First, it is clear the email is not quite like either spoken or formal written communication. Email tends to occupy a middle ground: less formal than other forms of writing, but more formal than speech. The Enron emails provide a chance to investigate, empirically, what the language of email is like. Second, emails have a sender and one of more receivers, and so represent a form of connection between people. It is natural to build various forms of graphs to capture these connections, and then to see what they can tell us about how communication works, and how it connects to relationships and to power. This is complicated by the fact that: a) the senders/receivers may have multiple identities (email ids) and b) the receivers may be groups such as mailing lists. Further, each sender and receiver can be further characterized by the domain from which they are sending and sometimes by the role they play within a company (such as president or CEO).

Third, emails are written for a purpose - they are about something. Examining the content of real emails can tell us how information flows in an organization, how information reflects relationships, and also how word usage and style might reflect relationships and power.

Fourth, emails are timestamped, so it is possible to look at how email usage changes with time. This is particularly interesting because Enron was undergoing a change in leadership and the fraudulent scheme was unravelling during the period of time over which these emails were captured, and connections can perhaps be made between patterns in the emails, and activities in the outside world.

The results presented here are all preliminary. The sheer size and complexity of the dataset resulted in massive amounts of time being spent simply cleaning the data; e.g., eliminating copies of messages, identifying when the same person had multiple ids, and so on. Researchers engaged in looking at the data were often forced to rebuild or extend their software to account for the scale of data or for features in the dataset that were unanticipated (such as multiple email ids for the same person). As a result, the research reported on is as much about technology as it is about Enron, perhaps more so. Despite the preliminary level of the included research, much of interest has been observed. This is due to both the importance of the data and the value added by the new methodologies.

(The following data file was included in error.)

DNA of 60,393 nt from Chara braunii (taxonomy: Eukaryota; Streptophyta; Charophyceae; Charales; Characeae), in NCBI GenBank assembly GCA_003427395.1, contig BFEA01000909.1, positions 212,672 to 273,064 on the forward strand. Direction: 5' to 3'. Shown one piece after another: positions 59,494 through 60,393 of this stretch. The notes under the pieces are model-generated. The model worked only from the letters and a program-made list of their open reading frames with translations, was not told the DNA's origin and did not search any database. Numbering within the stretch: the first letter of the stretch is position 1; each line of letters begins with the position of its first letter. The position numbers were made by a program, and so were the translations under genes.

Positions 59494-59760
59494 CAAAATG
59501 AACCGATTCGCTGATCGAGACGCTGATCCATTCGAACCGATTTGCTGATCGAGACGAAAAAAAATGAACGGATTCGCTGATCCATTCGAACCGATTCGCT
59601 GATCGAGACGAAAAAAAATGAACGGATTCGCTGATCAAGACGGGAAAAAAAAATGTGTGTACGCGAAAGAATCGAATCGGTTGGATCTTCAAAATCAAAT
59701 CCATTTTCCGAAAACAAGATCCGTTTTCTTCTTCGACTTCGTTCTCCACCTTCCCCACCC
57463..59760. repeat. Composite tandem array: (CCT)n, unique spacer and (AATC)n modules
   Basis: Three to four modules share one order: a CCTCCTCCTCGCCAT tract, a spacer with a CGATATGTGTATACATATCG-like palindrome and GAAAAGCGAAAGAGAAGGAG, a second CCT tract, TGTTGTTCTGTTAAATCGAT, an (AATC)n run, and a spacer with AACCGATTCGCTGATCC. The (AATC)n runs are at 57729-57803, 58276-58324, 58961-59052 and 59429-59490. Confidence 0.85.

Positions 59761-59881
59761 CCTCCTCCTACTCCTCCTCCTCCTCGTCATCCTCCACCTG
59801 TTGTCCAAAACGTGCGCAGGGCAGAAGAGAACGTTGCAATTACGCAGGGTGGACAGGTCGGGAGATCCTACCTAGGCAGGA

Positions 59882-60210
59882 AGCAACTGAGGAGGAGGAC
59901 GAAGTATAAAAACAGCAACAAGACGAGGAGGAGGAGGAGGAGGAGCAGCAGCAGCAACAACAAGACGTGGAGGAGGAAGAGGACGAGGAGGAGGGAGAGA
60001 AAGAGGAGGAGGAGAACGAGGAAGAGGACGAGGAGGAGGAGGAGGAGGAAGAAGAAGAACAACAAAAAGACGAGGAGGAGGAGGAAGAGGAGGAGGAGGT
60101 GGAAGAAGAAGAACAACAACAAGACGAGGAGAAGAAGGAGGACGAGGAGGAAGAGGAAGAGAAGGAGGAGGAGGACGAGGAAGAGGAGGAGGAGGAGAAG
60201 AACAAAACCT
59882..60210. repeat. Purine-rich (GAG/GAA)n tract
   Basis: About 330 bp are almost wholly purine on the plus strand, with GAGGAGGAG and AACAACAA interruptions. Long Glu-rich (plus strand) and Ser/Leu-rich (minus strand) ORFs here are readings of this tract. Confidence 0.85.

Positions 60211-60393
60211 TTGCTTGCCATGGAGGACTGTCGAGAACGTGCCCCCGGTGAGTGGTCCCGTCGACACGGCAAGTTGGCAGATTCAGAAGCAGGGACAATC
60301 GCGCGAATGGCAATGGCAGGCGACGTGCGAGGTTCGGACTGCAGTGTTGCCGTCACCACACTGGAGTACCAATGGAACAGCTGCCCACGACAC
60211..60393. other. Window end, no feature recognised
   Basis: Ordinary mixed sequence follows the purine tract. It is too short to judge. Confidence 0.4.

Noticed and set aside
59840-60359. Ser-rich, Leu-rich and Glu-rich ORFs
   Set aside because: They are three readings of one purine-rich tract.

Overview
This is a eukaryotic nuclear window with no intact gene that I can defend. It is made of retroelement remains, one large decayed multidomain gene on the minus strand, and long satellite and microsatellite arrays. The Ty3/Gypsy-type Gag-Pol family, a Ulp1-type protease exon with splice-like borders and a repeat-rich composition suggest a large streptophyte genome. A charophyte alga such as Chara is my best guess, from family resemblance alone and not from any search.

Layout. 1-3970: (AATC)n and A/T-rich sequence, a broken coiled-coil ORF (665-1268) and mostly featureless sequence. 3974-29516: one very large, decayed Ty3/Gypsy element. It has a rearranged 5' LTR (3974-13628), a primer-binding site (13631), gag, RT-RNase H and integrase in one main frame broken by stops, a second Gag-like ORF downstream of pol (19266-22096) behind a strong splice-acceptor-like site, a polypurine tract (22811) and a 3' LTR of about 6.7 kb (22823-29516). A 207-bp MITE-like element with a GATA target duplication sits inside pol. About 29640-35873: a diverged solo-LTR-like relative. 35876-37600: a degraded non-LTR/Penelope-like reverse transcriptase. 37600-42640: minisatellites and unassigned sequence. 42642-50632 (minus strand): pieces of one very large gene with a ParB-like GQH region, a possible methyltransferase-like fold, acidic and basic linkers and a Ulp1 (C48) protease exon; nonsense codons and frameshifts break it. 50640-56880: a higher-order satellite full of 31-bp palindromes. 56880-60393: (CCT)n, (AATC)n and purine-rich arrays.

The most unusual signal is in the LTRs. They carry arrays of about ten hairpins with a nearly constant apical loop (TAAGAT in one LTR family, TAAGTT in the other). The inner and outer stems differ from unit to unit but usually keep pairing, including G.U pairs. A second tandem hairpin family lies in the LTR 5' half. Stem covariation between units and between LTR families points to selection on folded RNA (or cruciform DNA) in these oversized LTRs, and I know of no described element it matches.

The papers in this session represent important advances in data-mining that, in many cases, merge machine learning techniques, link analysis, and social network analysis into new capabilities. To be sure, reading these papers provide some understanding of the massive changes Enron was undergoing. However, the insights here are nowhere as striking theoretically as the increase in capability afforded by the new methodologies. That being said, we note that the methodologies still need to be improved to be faster and more robust in the face of messy data. Outstanding issues remain such as those surrounding automated identification of aliases, experts, areas of discussion, automated ontology creation, and automated monitoring of streaming data.

We anticipate this email dataset will continue to be studied for many years. It represents a unique point in American history and an unprecedented level of access to daily information. We expect that future work will move to using a unified cleaned dataset. We also expect that future work will progress to advance not just the methodologies but our understanding of information flow, corporate planning and corporate decision making. Thus, while the current workshop is very methodologically focused, we anticipate that future ones will be as or more theoretically focused.

We would like to thank the members of the Program Committee for their support in publicizing the workshop, and for helping us to review the submissions. We would also like to thank others who took the time to review submissions, necessarily with short timelines. And, of course, we would also like to thank the researchers who submitted papers. We received many submissions and, given the limited time available for the workshop, had to reject many worthy submissions.

Kathleen Carley
David Skillicorn